At this time of year, many teams are searching for upgrades, whether by throwing money at free agents or addressing needs via the trade market.
Both are worthy pursuits, but improvement can come from within, too.
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With that in mind, here are nine players whose teams need them to step up in 2019. None had the sort of success that was expected this past season, with injuries a common thread, but each will need to play a bigger role as they chase the postseason.
Kristopher Bryant, 3B/OF, Cubs
His first three seasons were about as good as it gets, as Bryant won Rookie of the Year and MVP Awards, plus a World Series championship, while ranking third in the Majors in FanGraphs' wins above replacement (WAR). But a left shoulder injury sent him to the disabled list twice in 2018, limiting him to 102 games and a modest 2.3 WAR. His power sapped, Bryant slugged just .387 from mid-May on, and his numbers fell pretty much across the board. As he heads into his age-27 season, a Cubs club trying to climb back to its perch atop the division would love to see the 2015-17 version of Bryant return. General manager Jed Hoyer said recently that Bryant "looks great," and Steamer still projects him to lead the National League in WAR.
Carlos Correa, SS, Astros
This is a similar story to Bryant's. Correa arrived in the Majors in 2015, was Rookie of the Year, and over his first three seasons established himself as one of the best shortstops in baseball as his team won a World Series. Then, in '18, another promising season was derailed by physical issues. In Correa's case, a sore back took him out of action for about six weeks, and he posted a mere .517 OPS in 37 games after returning, dragging down his overall numbers (.239/.323/.405). Still just 24, Correa should benefit from an offseason of rest -- and being able to breathe unrestricted -- as Houston tries to reclaim its title.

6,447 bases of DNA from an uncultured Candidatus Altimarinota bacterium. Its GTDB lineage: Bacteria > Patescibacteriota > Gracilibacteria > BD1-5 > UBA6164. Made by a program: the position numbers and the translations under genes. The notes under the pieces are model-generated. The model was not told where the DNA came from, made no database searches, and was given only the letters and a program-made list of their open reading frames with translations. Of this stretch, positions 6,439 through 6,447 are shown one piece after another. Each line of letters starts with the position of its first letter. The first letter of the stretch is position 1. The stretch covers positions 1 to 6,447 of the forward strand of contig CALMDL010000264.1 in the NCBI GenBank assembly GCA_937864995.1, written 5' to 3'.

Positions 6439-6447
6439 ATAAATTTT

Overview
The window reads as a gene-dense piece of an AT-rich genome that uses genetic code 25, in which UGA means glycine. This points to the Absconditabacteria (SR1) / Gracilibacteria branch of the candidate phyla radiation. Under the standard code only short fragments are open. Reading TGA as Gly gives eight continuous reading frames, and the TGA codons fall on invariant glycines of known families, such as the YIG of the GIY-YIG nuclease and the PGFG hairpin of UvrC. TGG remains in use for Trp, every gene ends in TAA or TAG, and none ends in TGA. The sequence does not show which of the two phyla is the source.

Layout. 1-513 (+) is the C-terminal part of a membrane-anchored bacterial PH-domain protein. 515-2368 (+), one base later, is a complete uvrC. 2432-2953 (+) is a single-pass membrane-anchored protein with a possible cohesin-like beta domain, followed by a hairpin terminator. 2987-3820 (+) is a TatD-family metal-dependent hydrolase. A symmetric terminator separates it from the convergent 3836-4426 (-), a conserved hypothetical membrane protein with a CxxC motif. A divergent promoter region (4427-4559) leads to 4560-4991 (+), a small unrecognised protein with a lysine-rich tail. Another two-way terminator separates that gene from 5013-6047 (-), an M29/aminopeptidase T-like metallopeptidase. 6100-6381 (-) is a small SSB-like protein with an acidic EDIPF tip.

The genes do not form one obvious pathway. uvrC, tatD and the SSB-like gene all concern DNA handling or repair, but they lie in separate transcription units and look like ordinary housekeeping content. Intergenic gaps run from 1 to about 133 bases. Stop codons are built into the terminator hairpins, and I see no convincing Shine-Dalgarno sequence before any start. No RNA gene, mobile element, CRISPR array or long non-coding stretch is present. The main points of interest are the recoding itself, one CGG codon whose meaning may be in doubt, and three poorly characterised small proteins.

Corey Seager, SS, Dodgers
Seager has followed a similar path to Bryant and Correa, but the 2016 NL Rookie of the Year is trying to return from even more serious physical issues. After playing in just 26 games this past season, Seager underwent Tommy John surgery on his throwing elbow, and then in August, had surgery on his left hip. The Dodgers acquired Manny Machado to play shortstop last summer, but all indications are that was a short-term fix only, and Seager is back to running, throwing and swinging a bat after months of rehab. While L.A. has the depth to survive more missed time, getting Seager back in form -- he ranks right behind Bryant in the Steamer WAR projections -- would be a huge boost in the quest for a seventh straight division title.
William Fowler, OF, Cardinals
The Cardinals splurged on a five-year, $82.5 million contract to pull Fowler away from the Cubs after 2016, and while the switch-hitter's first season in St. Louis wasn't a complete success, he was well above average at the plate (.264/.363/.488, 121 wRC+). Then, the bottom fell out. Moved from center to right in his age-32 season, Fowler started slow and never got going, as his OPS peaked at .654 and was at .576 when he sustained a season-ending left foot fracture in early August. The struggles took a mental toll, but 2019 could offer a clean slate. Assuming St. Louis doesn't swoop in to acquire Bryce Harper or another notable outfielder, Fowler will get a chance to rebound and help end a three-year postseason drought.